As to the vintage collection which I had the pleasure of viewing, it included superb handwind variations (with plenty of guilloche), a few fine automatics, and two exquisite chronographs. The impression I received from Dominique is that he would like to expand the collection, and offer an even wider variety in the future. Now before anyone gets too excited, I must add that even taking into account the horrific weakness of the dollar, the watches offered were priced at the top of the market. To be fair, they have all been completely overhauled and brought into spectacular condition, and they include some extras such as a fancy presentation box, a special certificate of authenticity, etc. But for those collectors who, like myself, enjoy the hunt for something really nice which also represents reasonable (if not good) value, these watches probably aren't for you. I am very happy to have seen them, though, and am grateful to have received such fine service.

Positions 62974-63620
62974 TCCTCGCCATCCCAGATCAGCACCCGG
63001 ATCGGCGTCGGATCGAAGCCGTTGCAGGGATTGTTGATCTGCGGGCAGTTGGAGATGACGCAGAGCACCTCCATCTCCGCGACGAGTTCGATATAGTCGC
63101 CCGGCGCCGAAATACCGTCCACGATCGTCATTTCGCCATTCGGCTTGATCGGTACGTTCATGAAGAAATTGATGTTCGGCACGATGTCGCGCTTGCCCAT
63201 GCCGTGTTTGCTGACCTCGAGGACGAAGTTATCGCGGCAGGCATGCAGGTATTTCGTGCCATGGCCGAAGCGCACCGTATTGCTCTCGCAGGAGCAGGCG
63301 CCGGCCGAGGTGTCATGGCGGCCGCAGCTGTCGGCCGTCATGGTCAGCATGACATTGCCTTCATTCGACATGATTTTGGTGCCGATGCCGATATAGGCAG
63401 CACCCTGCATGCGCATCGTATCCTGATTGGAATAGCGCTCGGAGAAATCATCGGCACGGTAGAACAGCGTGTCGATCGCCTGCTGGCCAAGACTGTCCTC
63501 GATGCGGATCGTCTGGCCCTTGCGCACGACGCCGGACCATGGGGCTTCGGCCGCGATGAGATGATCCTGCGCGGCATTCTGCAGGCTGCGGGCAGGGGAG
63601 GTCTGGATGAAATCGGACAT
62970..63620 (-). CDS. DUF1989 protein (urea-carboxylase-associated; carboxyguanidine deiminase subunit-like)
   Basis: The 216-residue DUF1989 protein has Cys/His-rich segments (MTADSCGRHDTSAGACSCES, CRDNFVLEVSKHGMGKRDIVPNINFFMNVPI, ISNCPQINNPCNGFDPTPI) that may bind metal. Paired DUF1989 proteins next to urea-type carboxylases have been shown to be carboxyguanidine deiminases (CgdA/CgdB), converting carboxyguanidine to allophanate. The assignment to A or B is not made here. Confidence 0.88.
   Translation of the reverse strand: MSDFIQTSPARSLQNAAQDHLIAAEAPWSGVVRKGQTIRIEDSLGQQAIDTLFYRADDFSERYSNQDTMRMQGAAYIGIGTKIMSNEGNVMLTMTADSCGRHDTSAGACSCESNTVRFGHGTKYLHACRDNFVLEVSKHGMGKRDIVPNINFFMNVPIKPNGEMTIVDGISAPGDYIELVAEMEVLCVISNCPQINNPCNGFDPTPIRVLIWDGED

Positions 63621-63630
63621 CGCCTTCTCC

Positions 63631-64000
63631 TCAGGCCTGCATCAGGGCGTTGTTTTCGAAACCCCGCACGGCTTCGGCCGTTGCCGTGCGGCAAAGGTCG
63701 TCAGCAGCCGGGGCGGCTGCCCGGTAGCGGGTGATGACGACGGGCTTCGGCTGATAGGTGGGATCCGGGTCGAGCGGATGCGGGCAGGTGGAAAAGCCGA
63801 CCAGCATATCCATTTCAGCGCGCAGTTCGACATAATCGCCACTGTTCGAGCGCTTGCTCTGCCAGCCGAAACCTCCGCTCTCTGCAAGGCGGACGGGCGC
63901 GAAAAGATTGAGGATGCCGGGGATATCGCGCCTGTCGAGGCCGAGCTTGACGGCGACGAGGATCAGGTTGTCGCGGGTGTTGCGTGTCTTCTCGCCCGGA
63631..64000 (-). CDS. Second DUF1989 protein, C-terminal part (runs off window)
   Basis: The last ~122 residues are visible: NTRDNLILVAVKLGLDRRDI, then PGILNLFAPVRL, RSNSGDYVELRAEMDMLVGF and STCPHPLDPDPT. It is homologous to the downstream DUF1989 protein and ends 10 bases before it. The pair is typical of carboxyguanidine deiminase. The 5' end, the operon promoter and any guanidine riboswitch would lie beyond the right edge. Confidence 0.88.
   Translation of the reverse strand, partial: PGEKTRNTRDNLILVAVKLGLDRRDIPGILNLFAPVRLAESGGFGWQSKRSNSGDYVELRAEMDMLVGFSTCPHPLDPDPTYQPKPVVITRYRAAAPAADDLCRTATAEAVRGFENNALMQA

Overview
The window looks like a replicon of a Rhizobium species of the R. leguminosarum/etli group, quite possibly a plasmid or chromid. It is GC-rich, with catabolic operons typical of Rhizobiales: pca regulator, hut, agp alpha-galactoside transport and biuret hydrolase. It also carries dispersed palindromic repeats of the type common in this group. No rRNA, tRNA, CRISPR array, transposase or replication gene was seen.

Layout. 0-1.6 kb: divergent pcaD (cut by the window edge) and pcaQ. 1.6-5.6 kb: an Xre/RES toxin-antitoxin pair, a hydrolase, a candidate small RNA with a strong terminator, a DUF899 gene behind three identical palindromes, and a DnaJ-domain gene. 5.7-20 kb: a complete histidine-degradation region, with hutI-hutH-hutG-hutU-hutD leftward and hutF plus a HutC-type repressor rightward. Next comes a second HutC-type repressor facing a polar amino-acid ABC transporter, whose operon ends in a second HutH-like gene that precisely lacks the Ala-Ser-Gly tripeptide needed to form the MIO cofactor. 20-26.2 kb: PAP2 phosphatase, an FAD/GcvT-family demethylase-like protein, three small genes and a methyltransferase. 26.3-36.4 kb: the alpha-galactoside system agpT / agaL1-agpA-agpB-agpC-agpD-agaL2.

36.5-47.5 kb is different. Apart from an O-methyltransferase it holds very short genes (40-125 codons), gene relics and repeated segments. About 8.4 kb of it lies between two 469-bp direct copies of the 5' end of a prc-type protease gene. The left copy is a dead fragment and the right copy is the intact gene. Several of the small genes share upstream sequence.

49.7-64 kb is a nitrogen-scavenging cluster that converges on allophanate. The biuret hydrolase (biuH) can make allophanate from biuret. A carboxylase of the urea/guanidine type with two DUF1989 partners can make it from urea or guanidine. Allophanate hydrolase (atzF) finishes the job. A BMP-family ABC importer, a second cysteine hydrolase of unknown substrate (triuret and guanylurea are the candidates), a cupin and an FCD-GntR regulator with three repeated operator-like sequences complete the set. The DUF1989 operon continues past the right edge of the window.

Having been disappointed with the selection of vintage watches available in Geneve, I kept my chin up, and was amply rewarded in Zurich. Watches aside, I found Zurich to be a charming and thoroughly enjoyable city, especially during the holiday season. But let's face facts: I didn't want to return from Switzerland without acquiring a nice vintage watch, so my first order of business was to find some fertile shops. I first went to the well-known store Beyer, on the main shopping boulevard, Banhoffstrasse. As some of you know, Beyer does sell high-end vintage watches, so I went in part to see them in person, and partly to (hopefully) get some leads to other shops which specialize in vintage watches. Beyer does have some beautiful vintage pieces, though mainly Patek and IWC. More importantly, the woman who helped me was kind enough to point out a nearby shop which carried only vintage wares.